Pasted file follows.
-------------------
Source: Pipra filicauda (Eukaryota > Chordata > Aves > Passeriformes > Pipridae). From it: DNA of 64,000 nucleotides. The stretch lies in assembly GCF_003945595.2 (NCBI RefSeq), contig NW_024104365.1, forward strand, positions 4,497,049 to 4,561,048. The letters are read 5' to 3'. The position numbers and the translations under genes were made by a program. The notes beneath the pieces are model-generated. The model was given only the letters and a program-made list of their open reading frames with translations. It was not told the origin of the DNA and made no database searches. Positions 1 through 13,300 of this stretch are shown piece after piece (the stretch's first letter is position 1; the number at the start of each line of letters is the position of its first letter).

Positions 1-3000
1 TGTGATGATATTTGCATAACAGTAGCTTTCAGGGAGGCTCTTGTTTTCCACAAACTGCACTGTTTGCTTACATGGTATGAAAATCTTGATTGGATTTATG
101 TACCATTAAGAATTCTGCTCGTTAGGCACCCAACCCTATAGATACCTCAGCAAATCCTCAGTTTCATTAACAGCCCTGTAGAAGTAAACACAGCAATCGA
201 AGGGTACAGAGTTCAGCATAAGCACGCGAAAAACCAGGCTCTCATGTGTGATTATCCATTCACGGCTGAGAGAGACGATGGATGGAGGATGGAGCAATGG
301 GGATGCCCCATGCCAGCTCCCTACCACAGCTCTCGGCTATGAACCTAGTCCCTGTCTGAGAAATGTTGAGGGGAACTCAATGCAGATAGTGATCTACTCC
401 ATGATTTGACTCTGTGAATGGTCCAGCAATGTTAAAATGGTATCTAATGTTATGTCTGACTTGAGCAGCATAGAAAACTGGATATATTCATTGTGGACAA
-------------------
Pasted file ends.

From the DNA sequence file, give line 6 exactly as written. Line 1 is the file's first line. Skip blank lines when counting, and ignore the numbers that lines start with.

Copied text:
301 GGATGCCCCATGCCAGCTCCCTACCACAGCTCTCGGCTATGAACCTAGTCCCTGTCTGAGAAATGTTGAGGGGAACTCAATGCAGATAGTGATCTACTCC